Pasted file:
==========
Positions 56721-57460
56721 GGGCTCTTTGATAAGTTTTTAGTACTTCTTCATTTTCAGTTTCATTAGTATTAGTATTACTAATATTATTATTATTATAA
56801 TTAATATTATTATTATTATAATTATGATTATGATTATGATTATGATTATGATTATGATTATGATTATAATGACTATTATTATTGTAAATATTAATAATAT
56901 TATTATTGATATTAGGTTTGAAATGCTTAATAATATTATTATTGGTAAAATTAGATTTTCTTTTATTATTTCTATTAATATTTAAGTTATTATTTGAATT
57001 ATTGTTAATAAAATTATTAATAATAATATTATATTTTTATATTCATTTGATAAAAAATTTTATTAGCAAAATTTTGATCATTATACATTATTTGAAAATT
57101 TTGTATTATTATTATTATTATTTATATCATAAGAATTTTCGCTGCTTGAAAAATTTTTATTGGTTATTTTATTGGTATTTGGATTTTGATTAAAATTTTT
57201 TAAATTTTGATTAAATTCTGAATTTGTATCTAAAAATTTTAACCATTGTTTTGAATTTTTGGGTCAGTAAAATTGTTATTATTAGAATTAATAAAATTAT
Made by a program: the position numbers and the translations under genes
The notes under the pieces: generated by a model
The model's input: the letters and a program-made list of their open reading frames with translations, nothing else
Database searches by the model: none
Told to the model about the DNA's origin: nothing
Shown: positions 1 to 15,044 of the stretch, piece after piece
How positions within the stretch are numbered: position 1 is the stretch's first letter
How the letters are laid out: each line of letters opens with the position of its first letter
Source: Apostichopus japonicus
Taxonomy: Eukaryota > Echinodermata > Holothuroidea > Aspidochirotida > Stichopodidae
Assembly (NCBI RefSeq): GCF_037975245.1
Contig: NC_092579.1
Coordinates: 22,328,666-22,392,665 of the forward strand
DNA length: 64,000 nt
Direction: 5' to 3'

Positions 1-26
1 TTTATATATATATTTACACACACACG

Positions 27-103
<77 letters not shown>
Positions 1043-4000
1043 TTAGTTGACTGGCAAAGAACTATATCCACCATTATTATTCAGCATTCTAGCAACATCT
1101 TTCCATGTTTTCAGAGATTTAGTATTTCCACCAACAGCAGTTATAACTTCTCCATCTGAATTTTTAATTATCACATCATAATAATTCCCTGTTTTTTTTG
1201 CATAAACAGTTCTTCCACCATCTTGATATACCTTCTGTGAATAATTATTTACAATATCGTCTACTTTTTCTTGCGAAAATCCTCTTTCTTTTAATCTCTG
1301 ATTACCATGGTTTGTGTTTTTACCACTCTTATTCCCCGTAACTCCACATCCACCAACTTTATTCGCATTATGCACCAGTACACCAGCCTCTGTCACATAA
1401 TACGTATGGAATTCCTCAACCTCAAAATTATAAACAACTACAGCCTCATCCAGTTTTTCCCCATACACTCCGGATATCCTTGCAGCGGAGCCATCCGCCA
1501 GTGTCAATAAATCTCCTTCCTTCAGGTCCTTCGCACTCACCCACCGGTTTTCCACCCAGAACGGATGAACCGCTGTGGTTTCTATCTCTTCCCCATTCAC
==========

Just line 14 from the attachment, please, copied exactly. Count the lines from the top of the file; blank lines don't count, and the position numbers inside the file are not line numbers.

How positions within the stretch are numbered: position 1 is the stretch's first letter